Our thinking

Akia Parks talks fostering more inclusive workplaces with Built In Chicago

“The fish rots from the head.”

That’s the metaphor Akia Parks, a copywriter of clinical research at digital marketing agency closerlook, uses to describe why companies fail at intersectionality. Parks, a Black woman, said her company is aware of their white and mostly male executive suite. While diverse changes in leadership might not be immediate, their cooperation with employee-led DEI groups to enact meaningful changes, like ensuring equal pay across gender and race, don’t go unnoticed.

As the Black Lives Matter movement propels companies to make statements about diverse hiring effects and inclusivity, leaders are looking for concrete ways to implement those statements in action.

For the seven companies we talked to, that means allowing space for employees to initiate difficult conversations and change. Unconscious bias training, core human resource teams and diverse panels help show employees that leadership is serious about inclusivity. From there, they encourage employees to form their own DEI groups and support them in their needs.

“The best way to ensure all employee voices are heard, respected and valued is to ask, listen, then act, in that specific order,” Parks said.

What has been the most impactful action your company has taken to create a more inclusive work environment for your employees?

“When it comes to diversity and inclusion, closerlook is far from perfect. As an agency, it is overwhelmingly white, with only one woman and no people of color at the C-suite level. However, one of the reasons that I, as a Black woman, feel included is our willingness to invest time, money, energy and action into enacting meaningful changes at all levels.

Before addressing an issue of inclusion, it’s also important to address issues of diversity. They are not mutually exclusive. If it is blatant that a company does not value diverse voices by employing diverse people, marginalized groups won’t feel included.

closerlook has empowered and supported our diversity and inclusion committee by taking action on the goals we have outlined as change we’d like to see company-wide. We’ve held a candid conversation about diversity and inclusion within the agency, social unrest, Black Lives Matter and actionable things we can do to make our space more inclusive. Our D&I committee is working with our CEO to ensure equal pay across various lines of marginalization such as race and gender. We’ve also teamed up to make sure we are creating a more diverse pipeline of talent and providing training to employees on how to address implicit biases. There is still a lot of work to do, but for me, tangible action speaks volumes.”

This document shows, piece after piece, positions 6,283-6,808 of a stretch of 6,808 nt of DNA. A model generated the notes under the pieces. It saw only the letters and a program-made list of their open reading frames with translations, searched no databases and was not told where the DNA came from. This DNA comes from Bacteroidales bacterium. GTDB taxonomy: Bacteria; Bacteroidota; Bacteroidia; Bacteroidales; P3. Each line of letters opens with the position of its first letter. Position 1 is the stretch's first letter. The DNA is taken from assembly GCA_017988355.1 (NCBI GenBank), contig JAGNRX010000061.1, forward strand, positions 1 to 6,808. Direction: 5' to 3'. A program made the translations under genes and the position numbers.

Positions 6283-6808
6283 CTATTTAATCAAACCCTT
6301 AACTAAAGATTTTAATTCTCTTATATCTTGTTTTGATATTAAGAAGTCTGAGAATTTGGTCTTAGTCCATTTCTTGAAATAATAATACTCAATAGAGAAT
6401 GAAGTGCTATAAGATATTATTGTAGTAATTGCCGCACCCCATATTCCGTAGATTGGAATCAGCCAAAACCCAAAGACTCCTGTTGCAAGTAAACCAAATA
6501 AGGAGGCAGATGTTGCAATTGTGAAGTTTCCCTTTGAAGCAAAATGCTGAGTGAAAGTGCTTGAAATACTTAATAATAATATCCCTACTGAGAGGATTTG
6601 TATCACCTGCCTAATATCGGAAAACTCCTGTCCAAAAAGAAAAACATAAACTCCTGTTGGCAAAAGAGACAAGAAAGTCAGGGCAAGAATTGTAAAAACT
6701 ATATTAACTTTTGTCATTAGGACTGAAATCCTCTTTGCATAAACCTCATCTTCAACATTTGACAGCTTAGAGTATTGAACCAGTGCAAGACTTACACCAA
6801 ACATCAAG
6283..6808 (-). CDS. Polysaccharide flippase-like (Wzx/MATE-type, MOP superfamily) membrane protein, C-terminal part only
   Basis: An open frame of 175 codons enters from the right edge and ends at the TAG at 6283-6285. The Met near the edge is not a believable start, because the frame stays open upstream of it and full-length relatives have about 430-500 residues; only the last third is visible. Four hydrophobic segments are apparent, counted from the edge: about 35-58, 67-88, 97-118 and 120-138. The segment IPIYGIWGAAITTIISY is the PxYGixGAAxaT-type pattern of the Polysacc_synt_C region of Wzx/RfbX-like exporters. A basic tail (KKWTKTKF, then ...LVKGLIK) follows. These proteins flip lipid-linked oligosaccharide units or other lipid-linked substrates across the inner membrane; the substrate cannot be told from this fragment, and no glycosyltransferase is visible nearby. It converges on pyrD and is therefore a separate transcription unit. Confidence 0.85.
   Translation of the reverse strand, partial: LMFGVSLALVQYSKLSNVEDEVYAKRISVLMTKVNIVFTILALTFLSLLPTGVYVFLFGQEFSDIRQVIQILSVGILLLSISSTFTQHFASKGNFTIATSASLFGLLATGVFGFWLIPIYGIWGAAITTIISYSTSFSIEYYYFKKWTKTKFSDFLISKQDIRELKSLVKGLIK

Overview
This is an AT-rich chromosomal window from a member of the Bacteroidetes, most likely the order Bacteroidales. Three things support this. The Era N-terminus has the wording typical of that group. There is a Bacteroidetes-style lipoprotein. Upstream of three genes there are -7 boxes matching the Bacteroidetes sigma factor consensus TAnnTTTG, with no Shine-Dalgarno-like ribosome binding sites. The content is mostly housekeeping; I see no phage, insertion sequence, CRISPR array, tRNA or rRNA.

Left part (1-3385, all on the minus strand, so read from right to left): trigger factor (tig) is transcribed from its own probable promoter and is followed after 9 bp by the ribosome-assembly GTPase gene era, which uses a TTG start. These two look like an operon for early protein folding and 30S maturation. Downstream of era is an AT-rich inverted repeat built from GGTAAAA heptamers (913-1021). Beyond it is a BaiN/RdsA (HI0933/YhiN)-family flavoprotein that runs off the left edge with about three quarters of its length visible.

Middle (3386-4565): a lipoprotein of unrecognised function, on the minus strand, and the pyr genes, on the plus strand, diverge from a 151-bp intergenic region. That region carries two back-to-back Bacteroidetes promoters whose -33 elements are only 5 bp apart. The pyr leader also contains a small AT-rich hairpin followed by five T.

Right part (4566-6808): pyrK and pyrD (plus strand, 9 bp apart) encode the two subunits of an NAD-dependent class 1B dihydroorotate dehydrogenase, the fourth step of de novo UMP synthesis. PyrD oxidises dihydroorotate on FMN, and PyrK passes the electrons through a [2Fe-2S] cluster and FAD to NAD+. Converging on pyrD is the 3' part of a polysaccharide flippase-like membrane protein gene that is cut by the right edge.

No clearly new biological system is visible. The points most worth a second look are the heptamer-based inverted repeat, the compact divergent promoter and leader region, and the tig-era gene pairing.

What role do your employees play in leading or supporting inclusion efforts? What is the best way to ensure the voices of all employees are heard, respected and valued?

Employees play a huge role in supporting and leading inclusion efforts. It is important in any workplace to foster an affirming community where everyone feels like they’re all in it together. That starts with building relationships and having difficult conversations. At closerlook, employees who want to lead initiatives that address these issues are being supported, encouraged and given space to introduce ideas that stray from the ‘unspoken norms’ in our environment. It has also been equally important for other employees not leading these initiatives to lean into difficult conversations, open themselves up to learn or change their way of thinking, make space for their colleagues who feel excluded and build in accountability to make better habits and practices.

The best way to ensure all employee voices are heard, respected and valued is to ask, listen, then act, in that specific order. Employees have to feel that they are welcome to share their opinions in a respectful way without fear of retaliation if the leadership doesn’t like what they hear. When employees from marginalized communities speak, it is crucial that both leadership and other fellow staff come to listen, learn and compromise. Many times, coworkers aren’t intending to be racist, sexist or bigoted. They just have never given thought to the experience of someone who doesn’t look like them. In order to address the status quo, some folks are going to have to be a little uncomfortable.”

What advice do you have for other organizations looking to create a more inclusive work environment for their own teams?

“The saying goes, ‘The fish rots from the head.’ It is absolutely imperative to have the commitment and buy-in from leadership to set the tone for company priorities and culture. Assess the diversity and inclusion priority of the top folks at the table, whoever they are.

Whoever is in leadership, have the courage to stand up for what’s right. The stakes are much lower for a person in leadership to support a controversial change than for lower-level employees to do so. Don’t be afraid to assess where your company stands and challenge the norm. There are trainings and paid professionals who can make assessments and recommendations.

And when it comes time to implement change, pay for this work. Improving diversity and inclusion is not free labor. Studies have shown that an investment in diversity and inclusion is an investment in the financial success of a company. It really all comes down to committing to change and then taking action.”

A version of this article appeared on Built In Chicago.

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